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Being at Home in History

If you fall in love with a vintage home in an historic district, no matter how rare and precious it may be, be sure to do your research before committing.Old historic house new jersey

Restrictions in historic districts – and across neighboring districts - vary broadly; some even exempt certain properties. For this reason, it’s important to investigate the exact address to know where you stand if you buy. In many instances, the restrictions affect primarily the outside of the home, but these can still limit your ability to realize your dreams. While some state and local governments offer incentives for preserving structures, your vision for restoring and modernizing an historic dream home could cost you more than you might anticipate.

Here are some factors to consider:

  • Whether your plan is to build up, out or both, additions are rarely allowed; such changes are often viewed as creating a false history.
  • Homeowners replacing windows, shutters, and roofing are often required to replace them in kind, which can be expensive when you need wooden windows in an odd size or slate or wooden roofing shingles. While these materials were once commonplace, they are now often the premium option.
  • Using original materials, eg, single pane windows, can increase your energy bills. Ask to see the current bills to get a realistic picture for these expenses.
  • Homeowners insurance on an historic home can also be more expensive because of the inherent cost of rebuilding with original materials.
  • A traditional mortgage may not apply, especially if the home needs a lot of work. Instead, either a 203K rehab mortgage or a Fannie Mae renovation loan may be a better option.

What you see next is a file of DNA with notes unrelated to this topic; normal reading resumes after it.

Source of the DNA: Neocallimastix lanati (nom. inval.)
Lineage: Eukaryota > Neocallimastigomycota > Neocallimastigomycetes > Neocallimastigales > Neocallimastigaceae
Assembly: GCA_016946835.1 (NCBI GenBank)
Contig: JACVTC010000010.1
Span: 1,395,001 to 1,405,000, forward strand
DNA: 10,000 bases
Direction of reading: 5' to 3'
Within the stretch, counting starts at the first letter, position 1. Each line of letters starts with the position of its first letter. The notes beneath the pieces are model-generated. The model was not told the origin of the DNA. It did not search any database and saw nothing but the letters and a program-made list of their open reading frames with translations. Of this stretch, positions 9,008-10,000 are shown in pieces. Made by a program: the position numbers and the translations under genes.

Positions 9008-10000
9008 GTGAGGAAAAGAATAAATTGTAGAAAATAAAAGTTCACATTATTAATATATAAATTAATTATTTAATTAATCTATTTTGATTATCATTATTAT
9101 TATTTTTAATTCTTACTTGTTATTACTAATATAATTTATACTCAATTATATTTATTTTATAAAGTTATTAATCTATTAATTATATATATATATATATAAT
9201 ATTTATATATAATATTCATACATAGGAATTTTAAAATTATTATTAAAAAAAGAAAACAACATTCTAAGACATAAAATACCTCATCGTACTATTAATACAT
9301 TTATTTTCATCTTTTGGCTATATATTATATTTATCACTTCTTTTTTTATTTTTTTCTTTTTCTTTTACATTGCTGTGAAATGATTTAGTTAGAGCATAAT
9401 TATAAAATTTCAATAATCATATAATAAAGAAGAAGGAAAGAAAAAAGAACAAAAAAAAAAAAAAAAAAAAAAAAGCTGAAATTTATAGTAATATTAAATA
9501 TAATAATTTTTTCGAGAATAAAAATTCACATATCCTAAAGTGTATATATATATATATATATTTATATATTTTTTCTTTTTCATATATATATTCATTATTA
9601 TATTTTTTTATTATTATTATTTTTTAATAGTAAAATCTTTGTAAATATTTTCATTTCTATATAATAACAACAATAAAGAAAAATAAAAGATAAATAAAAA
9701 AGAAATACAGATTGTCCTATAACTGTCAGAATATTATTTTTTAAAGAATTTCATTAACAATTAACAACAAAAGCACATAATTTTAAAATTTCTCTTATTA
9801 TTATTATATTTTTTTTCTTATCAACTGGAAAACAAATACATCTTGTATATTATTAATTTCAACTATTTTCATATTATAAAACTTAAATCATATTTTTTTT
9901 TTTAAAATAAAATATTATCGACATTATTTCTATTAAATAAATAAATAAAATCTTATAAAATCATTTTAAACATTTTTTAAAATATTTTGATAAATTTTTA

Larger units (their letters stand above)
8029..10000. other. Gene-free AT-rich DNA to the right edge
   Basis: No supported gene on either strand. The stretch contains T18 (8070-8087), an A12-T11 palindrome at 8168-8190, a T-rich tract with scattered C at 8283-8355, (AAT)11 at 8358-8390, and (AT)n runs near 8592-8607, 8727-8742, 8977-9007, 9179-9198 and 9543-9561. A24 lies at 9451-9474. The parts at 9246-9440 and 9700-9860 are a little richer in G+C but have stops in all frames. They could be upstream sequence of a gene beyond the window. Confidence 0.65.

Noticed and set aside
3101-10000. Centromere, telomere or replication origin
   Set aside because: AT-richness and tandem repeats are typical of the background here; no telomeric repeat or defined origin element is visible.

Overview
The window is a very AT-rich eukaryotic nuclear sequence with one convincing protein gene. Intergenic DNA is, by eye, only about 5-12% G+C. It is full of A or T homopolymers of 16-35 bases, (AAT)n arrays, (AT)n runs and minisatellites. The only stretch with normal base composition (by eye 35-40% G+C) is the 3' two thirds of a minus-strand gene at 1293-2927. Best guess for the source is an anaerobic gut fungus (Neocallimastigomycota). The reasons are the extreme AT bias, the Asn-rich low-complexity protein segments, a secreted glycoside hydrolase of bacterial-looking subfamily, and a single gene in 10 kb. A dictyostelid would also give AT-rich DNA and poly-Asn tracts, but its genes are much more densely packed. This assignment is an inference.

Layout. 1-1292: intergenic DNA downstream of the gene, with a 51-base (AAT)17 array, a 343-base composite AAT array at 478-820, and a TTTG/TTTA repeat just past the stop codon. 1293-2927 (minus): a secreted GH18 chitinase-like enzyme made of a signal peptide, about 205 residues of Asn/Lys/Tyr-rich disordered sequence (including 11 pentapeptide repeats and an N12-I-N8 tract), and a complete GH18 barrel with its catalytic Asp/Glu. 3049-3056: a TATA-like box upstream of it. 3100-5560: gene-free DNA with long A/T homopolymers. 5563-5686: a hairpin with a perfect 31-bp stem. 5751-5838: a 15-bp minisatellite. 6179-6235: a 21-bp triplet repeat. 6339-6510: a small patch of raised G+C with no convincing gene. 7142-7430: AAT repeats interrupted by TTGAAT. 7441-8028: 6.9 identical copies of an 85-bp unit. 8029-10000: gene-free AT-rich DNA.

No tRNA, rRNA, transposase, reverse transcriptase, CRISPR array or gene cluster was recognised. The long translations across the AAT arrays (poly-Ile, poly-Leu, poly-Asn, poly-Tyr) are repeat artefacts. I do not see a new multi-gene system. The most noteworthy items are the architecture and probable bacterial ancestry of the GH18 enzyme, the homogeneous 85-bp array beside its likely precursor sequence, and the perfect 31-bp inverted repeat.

There are steps you can take to improve your chances of a happy outcome:

  • Check with your State Historic Preservation Office (SHPO), local planning agency, or community historical society to fully understand restrictions.
  • Have a thorough inspection done. Structural damage is a reason to walk away. Removing materials such as asbestos, lead pipes and lead paint, old wiring to bring it up to code can be done, but will leave an unexpected ding in your budget.
  • Make sure the appraiser knows the neighborhood well; the nuances within an historic district are so important that the difference of a block or two can significantly impact a home’s value.
  • Check for a pre-existing historic preservation easement. This is a legal tool that places restrictions on what can happen to the property and requires future owners to adhere to them. If an easement exists, find out what it entails and who holds it before you buy.
  • Choose a realtor with experience who can guide you through the process. Not all historic homes are listed publicly; your realtor’s connections may open up opportunity.

Once you have purchased the home, be prepared both financially and emotionally for hidden surprises. Earlier generations may have made repairs and additions with varying levels of skill. Walls and ceilings may hold some big surprises that reveal themselves only after construction has begun. There are steps you can take to make your renovation life more survivable.

  • Hire contractors who have experience working on restorations of older homes. They will be more likely to know how to fix what is there and find appropriate solutions, rather than rip out and replace.
  • Tap into online old home communities. Others with the same passion for history and architecture can be a fantastic resource of information and contacts.
  • If you live in the home while renovating, set aside one room to be construction free – no dust, no tools, just sanctuary. It will help you deal with the havoc in all the other rooms.

Despite the challenges of purchasing an historic home, the benefits are so rewarding. Older homes are often more sturdily constructed than new, and incorporate an artistry and craftsmanship that would be prohibitively more expensive to recreate today. Homes in historic districts tend to retain their value or increase in value, while affording a particular lifestyle that is not found in today’s developments and gated communities. When an historic home does come on the market, it will often sell faster and at a higher price.

Whether your tastes are Revolutionary, Victorian, Craftsman, or Mid-Century Modern, owning an architecturally or historically significant home is a rare experience – a privilege that many can only envy. If you do your research, and set your expectations (and your budget) correctly, your home and the surrounding neighborhood will be a daily joy, and an investment built to withstand the test of time.


Published October 25, 2017 in New Jersey Living